CONCLUSIONS The endoscopic endonasal transoculomotor approach is an original alternative for removal of tumor extension into the parapeduncular space in a single procedure. The surgical corridor is increased by opening the dura of the oculomotor triangle and by working below and lateral to the cisternal segment of the oculomotor nerve.


Neurosurgical Coverage for Emergency and Trauma Call

Neurosurgery, Volume 84, Issue 4, April 2019, Pages 977–984

Traditionally, neurosurgeons have responded to calls to treat new patients or address emergent, acute neurosurgical pathology in the hospitals they staff as part of their duty to the medical profession and community. Due to increasing financial pressures placed upon neurosurgical practice from hospitals and regulatory mandates, remuneration for neurosurgeon availability to serve on trauma call has become more frequent and is increasingly seen as essential.

In this study, we present the first peer-review published survey of neurosurgical emergency and trauma call coverage patterns, scope, schedules, compensation, liability exposure, and call cessation. We surveyed all practicing neurosurgeon members of the American Association of Neurological Surgeons and Congress of Neurological Surgeons with a 24% response rate. The vast majority of respondents (86%), through their practice, provide 24/7/365 trauma coverage at their primary hospital site. About a third (29%) of respondents have been sued by a patient seen in the emergency department. Twenty percent of respondents anticipate retiring within the next 2 yr.

Understanding trauma call coverage, remuneration, and the barriers to taking call provide needed transparency to neurosurgeons who are providing emergency, life-saving services for patients across the country. An understanding of supply and demand forces governing call coverage also assists the field in necessary workforce planning and innovation in providing access to needed, timely acute neurosurgical care.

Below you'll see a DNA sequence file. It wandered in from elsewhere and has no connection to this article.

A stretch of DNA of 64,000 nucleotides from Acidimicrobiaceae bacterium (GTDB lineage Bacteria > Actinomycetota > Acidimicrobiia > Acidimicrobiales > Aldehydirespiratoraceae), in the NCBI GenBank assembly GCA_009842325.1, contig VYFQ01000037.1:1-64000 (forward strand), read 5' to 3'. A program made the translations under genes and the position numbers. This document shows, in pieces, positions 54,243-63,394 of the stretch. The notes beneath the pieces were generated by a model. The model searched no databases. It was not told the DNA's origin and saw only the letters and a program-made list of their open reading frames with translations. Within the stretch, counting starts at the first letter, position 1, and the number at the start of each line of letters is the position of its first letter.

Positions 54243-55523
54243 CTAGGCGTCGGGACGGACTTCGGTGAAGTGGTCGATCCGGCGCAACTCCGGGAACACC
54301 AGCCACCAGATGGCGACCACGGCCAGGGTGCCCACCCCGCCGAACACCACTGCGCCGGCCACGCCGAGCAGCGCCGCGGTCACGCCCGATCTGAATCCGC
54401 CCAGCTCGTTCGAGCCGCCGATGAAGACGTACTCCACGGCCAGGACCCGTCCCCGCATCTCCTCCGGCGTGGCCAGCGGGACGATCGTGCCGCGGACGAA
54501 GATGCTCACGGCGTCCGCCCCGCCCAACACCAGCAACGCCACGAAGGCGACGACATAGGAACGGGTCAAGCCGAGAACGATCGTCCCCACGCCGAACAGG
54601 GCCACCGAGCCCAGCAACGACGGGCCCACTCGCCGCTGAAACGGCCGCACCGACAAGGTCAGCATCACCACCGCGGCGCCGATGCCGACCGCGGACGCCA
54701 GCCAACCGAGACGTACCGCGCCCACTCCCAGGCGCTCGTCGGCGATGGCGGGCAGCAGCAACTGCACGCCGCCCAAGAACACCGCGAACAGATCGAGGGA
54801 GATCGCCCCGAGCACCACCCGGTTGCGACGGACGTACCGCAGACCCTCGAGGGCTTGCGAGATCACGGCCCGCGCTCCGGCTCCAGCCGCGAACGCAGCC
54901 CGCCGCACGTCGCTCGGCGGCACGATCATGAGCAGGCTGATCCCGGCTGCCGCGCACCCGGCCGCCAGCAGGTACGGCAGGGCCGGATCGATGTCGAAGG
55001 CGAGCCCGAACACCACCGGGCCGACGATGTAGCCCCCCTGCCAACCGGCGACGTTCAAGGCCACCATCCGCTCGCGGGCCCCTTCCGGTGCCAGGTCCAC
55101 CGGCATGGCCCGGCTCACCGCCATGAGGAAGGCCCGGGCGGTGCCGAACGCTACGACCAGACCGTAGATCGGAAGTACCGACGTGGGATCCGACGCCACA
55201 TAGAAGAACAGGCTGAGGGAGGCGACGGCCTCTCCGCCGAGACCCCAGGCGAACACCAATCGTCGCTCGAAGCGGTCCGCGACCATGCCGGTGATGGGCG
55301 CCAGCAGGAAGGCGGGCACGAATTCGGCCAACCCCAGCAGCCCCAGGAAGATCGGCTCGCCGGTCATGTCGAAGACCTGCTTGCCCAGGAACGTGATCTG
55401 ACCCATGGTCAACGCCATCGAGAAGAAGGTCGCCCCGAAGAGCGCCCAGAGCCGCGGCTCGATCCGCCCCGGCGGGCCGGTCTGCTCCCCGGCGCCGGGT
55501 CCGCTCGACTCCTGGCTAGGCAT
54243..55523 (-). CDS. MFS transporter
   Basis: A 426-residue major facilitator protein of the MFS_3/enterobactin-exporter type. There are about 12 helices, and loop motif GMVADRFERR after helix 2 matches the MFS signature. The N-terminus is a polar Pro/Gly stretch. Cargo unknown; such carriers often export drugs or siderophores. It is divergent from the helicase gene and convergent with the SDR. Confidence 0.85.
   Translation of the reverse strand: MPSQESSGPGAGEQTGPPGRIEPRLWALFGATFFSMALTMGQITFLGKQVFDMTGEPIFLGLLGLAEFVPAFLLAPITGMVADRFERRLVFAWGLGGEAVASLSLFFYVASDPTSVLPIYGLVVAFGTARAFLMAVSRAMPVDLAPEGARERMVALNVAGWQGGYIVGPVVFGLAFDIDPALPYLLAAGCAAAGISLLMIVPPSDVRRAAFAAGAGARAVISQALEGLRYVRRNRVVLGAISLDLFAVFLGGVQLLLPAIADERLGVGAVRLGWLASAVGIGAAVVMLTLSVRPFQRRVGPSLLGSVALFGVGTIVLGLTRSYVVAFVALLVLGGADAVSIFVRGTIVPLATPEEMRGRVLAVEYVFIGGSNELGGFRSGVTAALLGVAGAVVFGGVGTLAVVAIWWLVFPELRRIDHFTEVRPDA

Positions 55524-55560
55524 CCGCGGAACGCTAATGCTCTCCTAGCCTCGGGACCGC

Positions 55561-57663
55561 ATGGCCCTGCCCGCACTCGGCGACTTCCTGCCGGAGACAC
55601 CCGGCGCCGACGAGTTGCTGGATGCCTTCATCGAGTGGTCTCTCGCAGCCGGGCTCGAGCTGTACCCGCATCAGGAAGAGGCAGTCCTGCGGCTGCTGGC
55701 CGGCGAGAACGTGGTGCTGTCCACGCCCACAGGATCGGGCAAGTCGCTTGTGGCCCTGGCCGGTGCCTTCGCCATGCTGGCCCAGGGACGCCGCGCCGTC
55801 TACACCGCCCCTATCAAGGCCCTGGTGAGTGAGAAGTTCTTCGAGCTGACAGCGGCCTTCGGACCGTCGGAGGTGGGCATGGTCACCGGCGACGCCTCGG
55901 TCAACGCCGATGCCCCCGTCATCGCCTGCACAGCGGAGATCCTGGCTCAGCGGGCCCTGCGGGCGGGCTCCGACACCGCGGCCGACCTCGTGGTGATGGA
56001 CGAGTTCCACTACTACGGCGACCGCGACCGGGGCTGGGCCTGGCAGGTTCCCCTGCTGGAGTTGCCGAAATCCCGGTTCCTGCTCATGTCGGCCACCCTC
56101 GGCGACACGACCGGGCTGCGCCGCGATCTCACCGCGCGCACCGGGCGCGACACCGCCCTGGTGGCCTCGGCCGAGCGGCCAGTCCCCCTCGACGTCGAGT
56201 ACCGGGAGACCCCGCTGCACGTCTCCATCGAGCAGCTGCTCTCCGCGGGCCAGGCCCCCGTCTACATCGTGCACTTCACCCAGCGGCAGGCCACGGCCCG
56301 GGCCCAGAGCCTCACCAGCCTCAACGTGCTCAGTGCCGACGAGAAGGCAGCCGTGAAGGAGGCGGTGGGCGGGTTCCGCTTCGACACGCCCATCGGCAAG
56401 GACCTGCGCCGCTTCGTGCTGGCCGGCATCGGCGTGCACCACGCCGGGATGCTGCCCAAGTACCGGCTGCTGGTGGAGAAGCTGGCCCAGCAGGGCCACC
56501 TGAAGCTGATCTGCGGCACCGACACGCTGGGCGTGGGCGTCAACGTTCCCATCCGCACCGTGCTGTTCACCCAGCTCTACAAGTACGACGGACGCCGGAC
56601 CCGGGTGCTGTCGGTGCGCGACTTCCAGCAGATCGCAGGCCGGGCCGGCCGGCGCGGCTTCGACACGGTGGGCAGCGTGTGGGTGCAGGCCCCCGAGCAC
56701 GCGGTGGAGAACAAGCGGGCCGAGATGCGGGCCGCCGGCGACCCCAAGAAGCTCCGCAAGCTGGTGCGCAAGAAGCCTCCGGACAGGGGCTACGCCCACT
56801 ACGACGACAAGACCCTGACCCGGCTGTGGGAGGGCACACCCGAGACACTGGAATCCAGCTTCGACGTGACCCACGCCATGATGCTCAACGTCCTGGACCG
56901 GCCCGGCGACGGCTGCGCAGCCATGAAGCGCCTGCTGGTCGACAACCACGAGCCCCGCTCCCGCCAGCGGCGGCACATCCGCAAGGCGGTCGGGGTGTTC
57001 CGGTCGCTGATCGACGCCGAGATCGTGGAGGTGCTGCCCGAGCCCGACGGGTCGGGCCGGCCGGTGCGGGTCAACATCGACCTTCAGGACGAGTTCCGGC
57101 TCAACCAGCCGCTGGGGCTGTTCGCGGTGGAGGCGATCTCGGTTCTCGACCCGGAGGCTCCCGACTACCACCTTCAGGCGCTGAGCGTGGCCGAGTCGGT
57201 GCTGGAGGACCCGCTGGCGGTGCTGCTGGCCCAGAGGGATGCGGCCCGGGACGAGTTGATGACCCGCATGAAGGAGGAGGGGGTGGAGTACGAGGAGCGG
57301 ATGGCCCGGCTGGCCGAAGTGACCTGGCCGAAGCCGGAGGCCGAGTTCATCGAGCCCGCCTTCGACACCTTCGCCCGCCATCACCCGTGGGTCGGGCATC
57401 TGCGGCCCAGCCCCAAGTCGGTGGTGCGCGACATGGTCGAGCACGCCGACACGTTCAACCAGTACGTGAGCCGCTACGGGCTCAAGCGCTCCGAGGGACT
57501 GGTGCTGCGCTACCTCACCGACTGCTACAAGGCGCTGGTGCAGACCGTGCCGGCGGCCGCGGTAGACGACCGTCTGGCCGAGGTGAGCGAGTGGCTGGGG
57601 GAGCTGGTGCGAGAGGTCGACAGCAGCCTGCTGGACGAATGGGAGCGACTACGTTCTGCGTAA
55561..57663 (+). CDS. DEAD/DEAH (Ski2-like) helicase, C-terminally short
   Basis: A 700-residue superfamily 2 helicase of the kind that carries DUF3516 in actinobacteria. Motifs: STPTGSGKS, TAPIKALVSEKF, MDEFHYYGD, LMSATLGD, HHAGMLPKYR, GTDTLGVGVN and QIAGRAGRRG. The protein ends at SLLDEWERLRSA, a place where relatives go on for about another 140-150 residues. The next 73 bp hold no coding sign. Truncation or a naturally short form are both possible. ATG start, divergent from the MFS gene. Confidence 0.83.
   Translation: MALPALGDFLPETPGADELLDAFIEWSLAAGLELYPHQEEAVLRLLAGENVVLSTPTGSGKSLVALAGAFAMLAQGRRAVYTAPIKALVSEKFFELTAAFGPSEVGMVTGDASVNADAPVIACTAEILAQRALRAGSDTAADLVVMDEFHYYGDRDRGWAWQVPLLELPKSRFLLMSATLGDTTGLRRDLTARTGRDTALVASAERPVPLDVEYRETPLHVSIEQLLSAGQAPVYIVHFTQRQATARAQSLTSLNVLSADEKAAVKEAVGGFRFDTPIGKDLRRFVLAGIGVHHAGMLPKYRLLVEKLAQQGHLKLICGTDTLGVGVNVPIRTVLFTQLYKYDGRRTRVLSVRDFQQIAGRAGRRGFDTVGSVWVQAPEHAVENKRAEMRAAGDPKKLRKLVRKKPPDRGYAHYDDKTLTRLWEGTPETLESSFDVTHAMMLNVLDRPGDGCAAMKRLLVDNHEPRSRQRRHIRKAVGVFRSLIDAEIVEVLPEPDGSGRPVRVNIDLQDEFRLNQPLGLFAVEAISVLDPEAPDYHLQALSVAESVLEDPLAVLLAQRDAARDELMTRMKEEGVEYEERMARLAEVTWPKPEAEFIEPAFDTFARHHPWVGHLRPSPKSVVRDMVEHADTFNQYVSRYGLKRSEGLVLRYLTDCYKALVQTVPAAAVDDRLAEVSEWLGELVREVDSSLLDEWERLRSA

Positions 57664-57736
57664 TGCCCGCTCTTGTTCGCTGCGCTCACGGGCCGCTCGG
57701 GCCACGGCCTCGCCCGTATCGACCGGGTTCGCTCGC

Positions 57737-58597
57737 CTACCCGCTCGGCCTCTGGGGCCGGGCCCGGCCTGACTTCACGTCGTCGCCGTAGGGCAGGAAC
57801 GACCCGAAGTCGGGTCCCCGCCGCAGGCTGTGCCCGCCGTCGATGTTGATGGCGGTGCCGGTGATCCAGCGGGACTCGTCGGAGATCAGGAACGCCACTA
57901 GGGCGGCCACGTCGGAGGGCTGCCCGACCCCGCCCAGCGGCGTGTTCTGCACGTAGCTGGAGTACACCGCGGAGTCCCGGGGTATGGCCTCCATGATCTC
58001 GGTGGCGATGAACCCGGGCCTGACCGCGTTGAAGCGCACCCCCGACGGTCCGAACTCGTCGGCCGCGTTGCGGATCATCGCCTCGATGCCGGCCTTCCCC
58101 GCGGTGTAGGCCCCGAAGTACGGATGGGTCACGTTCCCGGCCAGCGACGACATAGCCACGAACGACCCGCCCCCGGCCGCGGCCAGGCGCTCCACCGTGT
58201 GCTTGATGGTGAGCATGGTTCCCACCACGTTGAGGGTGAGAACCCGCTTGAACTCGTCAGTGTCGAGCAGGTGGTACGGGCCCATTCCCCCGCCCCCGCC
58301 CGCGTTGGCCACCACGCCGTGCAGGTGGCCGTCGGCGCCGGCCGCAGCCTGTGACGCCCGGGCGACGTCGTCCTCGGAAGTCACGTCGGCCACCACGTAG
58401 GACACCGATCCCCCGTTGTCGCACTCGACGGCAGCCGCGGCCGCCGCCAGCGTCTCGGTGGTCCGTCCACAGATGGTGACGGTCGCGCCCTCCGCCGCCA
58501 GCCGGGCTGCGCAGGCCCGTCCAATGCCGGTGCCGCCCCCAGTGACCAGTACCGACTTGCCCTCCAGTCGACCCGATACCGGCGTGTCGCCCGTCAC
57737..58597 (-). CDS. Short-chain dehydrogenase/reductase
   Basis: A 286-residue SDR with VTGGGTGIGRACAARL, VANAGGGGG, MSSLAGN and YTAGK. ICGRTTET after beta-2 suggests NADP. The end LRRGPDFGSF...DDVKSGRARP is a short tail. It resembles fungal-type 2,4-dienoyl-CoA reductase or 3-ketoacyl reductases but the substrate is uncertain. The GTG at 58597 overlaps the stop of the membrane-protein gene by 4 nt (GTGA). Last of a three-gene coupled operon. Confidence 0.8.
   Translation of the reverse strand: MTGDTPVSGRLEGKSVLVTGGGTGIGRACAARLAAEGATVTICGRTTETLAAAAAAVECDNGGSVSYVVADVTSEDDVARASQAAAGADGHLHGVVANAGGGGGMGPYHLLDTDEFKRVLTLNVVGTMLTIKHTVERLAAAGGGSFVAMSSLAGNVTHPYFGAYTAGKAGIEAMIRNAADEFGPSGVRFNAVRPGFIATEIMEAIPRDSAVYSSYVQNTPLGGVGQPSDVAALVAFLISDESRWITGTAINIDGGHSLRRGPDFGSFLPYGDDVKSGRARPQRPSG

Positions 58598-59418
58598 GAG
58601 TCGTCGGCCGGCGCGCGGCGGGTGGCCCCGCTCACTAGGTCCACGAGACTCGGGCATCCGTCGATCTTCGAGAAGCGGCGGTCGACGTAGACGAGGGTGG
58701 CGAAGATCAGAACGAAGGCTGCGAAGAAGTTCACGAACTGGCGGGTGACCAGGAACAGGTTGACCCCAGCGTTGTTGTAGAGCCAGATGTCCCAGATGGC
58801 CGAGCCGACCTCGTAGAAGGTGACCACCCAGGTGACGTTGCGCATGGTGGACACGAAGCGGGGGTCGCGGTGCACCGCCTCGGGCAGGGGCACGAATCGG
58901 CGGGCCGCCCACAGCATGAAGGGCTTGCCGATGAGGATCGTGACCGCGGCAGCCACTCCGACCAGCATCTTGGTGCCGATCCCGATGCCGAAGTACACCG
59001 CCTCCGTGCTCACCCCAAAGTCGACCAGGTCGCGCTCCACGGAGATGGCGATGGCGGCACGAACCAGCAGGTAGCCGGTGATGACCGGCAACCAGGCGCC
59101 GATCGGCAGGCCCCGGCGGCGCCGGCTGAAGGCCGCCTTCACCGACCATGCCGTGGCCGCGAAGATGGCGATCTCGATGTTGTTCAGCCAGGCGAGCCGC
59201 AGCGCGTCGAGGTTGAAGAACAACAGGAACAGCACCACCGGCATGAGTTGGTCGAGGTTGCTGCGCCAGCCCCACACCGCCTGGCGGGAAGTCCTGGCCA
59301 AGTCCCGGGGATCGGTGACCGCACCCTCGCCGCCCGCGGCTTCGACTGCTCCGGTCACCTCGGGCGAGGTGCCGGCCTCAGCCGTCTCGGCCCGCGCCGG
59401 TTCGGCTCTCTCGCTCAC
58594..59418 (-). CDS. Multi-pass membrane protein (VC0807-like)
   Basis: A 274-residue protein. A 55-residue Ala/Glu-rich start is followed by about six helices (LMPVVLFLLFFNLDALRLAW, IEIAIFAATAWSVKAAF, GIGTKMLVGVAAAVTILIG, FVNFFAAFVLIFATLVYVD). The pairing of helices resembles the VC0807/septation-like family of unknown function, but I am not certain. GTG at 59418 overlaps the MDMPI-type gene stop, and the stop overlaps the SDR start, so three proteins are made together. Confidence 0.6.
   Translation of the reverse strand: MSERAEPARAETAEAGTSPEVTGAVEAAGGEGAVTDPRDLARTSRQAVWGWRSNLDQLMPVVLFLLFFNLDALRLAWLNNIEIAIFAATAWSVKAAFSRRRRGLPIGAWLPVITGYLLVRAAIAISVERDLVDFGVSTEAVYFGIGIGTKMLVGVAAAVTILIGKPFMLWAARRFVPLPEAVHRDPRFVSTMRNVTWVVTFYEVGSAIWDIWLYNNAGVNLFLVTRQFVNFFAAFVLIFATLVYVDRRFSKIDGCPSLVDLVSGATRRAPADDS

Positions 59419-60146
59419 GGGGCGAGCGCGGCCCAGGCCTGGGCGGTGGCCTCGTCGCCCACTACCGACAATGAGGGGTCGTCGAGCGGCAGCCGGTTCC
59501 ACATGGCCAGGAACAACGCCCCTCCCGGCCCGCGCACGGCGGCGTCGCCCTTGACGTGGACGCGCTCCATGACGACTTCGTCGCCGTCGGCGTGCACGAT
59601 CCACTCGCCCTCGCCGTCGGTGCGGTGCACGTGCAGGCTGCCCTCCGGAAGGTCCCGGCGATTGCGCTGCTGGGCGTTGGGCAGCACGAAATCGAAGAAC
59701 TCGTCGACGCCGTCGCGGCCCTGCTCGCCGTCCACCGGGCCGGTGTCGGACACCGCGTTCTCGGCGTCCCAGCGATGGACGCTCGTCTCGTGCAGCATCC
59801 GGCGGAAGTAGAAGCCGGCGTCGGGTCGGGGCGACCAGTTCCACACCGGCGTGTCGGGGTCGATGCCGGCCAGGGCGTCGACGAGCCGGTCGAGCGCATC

Predictors of postoperative motor function in rolandic meningiomas

J Neurosurg 130:1283–1288, 2019

Resection of supratentorial meningiomas is generally considered a low-risk procedure, but tumors involving the rolandic cortex present a unique challenge. The rate of motor function deterioration associated with resecting such tumors is not well described in the literature. Thus, the authors sought to report the rates and predictors of postoperative motor deficit following the resection of rolandic meningiomas to assist with patient counseling and surgical decision-making.

METHODS An institution’s pathology database was screened for meningiomas removed between 2000 and 2017, and patients with neuroradiological evidence of rolandic involvement were identified. Parameters screened as potential predictors included patient age, sex, preoperative motor severity, tumor location, tumor origin (falx vs convexity), histological grade, FLAIR signal (T2-weighted MRI), venous involvement (T1-weighted MRI with contrast), intratumoral hemorrhage, embolization, and degree of resection (Simpson grade). Variables of interest included preoperative weakness and postoperative motor decline (novel or worsened permanent deficit). The SPSS univariate and bivariate analysis functions were used, and statistical significance was determined with alpha < 0.05.

RESULTS In 89 patients who had undergone resection of convexity (80.9%) or parasagittal (19.1%) rolandic meningiomas, a postoperative motor decline occurred in 24.7%. Of 53 patients (59.6%) with preoperative motor deficits, 60.3% improved, 13.2% were unchanged, and 26.4% worsened following surgery. Among the 36 patients without preoperative deficits, 22.2% developed new weakness. Predictors of preoperative motor deficit included tumor size (41.6 vs 33.2 cm3, p = 0.040) and presence of FLAIR signal (69.8% vs 50.0%, p = 0.046). Predictors of postoperative motor decline were preoperative motor deficit (47.2% vs 22.2%, p = 0.017), minor (compared with severe) preoperative weakness (25.6% vs 21.4%, p < 0.001), and preoperative embolization (54.5% vs 20.5%, p = 0.014). Factors that trended toward significance included parafalcine tumor origin (41.2% vs 20.8% convexity, p = 0.08), significant venous involvement (44.4% vs 23.5% none, p = 0.09), and Simpson grade II+ (34.2% vs 17.6% grade I, p = 0.07).